Deansgate railway station

Knott Mill Station - - 1447337.jpg
Deansgate, also known as Manchester Deansgate, is a railway station in Manchester city centre, England, approximately 1,100 yards (1 km) west of Manchester Piccadilly in the Castlefield area, at the junction of Deansgate and Whitworth Street West. It is part of the Manchester station group.

It is linked to Deansgate-Castlefield tram stop and the Manchester Central Complex by a footbridge built in 1985; Deansgate Locks, The Great Northern Warehouse and the Museum of Science and Industry are also nearby.

The platforms are elevated, reached by lift or stairs, or by the walkway from the Manchester Central Complex. The ticket office, staffed full-time, is between street and platform levels. There are no ticket barriers, although manual ticket checks take place on a daily basis.

It is on the Manchester to Preston and the Liverpool to Manchester lines, both heavily used by commuters. Most tickets purchased by passengers to Deansgate are issued to Manchester Stations or Manchester Central Zone, therefore actual usage is not reflected in these statistics, due to the difficulty in splitting the ticket sales correctly between the four grouped stations (Piccadilly, Victoria, Oxford Road and Deansgate).

The original station buildings were situated on Hewitt Street.[1] The station was opened as Knot Mill and Deansgate on 20 July 1849 by the Manchester, South Junction and Altrincham Railway[2] (MSJAR) near the Manchester terminus ('the Knot Mill station'[3]) of the Bridgewater Canal from which in 1849 travellers could catch a fast packet which could get them to Liverpool in four and a half hours for as little as sixpence.[4][5] (The fare was anomalously low because of a temporary outbreak of competition between the canal and the London and North Western Railway (L&NWR);[6] it was back up to sixteen pence by 1853).[7]

When a celebratory train ran over the line at the start of July 1849, a reporter for the Manchester Courier noted that most stations had permanent buildings and "at Knott Mill and Oxford-street temporary stations will in the meantime be erected".[8] When the line opened for passenger traffic a fortnight later, the Courier duly noted that the station at Knott Mill had opened with temporary wooden buildings. [9] The booking office was at street level; from it "narrow, steep, troublesome steps, enough to tire anyone but athletes"[10] led to the platforms. The station proved - according to its critics -to be "inconvenient of approach, ugly in appearance, and with platform, booking office, and waiting-room accommodation much cramped"[11] but accessibility was the biggest issue: for the aged, the invalid or children it was "a most difficult not to say dangerous task to climb the steep flights of steps to the platforms."[11]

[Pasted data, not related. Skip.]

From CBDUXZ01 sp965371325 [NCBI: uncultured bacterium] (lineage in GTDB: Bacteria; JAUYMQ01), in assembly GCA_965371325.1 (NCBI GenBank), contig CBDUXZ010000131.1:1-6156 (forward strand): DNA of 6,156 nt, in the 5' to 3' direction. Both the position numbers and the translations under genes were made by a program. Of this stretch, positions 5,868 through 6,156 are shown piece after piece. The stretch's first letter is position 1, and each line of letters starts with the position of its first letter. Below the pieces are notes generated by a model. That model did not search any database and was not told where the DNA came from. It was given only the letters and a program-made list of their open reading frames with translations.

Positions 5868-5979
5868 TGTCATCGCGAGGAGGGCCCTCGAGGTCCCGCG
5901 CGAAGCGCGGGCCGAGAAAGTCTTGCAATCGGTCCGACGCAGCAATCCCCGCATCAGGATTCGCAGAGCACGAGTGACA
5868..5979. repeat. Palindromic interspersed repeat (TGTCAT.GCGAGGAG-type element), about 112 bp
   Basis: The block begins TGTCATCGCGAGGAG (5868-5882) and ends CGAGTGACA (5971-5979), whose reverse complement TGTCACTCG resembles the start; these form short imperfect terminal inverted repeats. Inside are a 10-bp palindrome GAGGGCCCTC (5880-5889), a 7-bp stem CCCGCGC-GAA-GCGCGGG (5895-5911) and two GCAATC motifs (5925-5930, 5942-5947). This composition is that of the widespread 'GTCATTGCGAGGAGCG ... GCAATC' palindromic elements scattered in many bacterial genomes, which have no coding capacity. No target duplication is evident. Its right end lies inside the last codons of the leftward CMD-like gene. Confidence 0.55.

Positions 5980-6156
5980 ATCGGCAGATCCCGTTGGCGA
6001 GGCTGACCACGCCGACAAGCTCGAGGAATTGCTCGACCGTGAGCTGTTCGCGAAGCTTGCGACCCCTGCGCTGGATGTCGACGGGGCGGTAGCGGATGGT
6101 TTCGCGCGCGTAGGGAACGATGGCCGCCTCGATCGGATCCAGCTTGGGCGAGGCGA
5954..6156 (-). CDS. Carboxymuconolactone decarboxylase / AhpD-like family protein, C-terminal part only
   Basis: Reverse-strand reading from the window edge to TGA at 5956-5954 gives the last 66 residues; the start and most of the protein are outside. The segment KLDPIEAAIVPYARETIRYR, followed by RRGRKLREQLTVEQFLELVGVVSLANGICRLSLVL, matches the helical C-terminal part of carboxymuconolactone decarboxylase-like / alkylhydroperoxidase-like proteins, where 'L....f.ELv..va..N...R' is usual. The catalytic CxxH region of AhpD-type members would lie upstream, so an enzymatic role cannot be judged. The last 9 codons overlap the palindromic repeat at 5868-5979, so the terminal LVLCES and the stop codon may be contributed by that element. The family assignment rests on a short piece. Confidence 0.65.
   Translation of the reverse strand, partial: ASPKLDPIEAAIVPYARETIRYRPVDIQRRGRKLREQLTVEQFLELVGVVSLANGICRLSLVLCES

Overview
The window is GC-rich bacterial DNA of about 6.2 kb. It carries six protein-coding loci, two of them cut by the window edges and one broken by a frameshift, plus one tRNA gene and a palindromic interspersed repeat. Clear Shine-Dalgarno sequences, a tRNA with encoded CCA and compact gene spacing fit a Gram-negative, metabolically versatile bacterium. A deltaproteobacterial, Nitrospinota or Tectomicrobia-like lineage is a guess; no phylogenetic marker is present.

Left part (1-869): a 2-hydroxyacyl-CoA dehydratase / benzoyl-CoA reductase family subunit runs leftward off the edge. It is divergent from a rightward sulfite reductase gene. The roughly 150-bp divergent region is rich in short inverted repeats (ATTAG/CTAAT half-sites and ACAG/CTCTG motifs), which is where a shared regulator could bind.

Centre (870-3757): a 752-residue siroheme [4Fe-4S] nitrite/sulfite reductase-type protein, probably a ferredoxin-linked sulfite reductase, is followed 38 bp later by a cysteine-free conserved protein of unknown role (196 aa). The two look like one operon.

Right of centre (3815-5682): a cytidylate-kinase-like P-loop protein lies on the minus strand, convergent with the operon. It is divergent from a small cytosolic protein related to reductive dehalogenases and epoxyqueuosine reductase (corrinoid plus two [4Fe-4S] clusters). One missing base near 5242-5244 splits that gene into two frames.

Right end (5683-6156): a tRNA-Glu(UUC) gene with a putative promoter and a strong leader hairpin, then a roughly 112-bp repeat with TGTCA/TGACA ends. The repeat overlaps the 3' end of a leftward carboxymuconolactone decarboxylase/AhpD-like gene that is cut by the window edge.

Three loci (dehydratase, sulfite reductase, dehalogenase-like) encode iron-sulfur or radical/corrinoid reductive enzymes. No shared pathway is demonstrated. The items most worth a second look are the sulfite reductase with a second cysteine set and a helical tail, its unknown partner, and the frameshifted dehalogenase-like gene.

(The area was also the site of the annual Easter-tide[12] Knott Mill Fair,[13] a decades-old event, which (until its abolition in 1876)[12] hosted acts such as Pablo Fanque's Circus Royal and George Wombwell's Menagerie.[14][15] In 1860, special trains laid on in connection with the fair by both the L&NWR and the Manchester, Sheffield and Lincolnshire Railway (MS&LR), the joint owners of the MSJAR were not advertised as running to Knott Mill station; the LNWR excursion ran to Ordsall Lane,[16] the MS&L excursion to London Road.[17])

If the station was originally named "Knot Mill and Deansgate" by the MSJAR, from its opening onwards it was simply 'Knott Mill' (or 'Knot Mill') to the Manchester papers[9] and by 1860 the railway was following suit in its advertisements.[18][19] In 1864, the MS&LR gave the required notice of a bill to be brought forward in the next session of Parliament for widening part of the MSJAR "from or near Knott Mill Station to Old Trafford Station";[20] however in the same year the accident return for an accident at Old Trafford noted that the train involved had stopped at "Knot Mill, and left that station..."[21]

This page was last edited on 23 May 2018, at 09:09 (UTC).
Reference: under CC BY-SA license.

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